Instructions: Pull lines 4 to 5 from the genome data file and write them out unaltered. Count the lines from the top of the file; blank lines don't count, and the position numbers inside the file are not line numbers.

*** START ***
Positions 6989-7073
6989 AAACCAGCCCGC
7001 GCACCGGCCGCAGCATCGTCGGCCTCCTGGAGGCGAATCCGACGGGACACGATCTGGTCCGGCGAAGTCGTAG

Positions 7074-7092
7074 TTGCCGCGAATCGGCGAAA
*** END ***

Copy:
Positions 7074-7092
7074 TTGCCGCGAATCGGCGAAA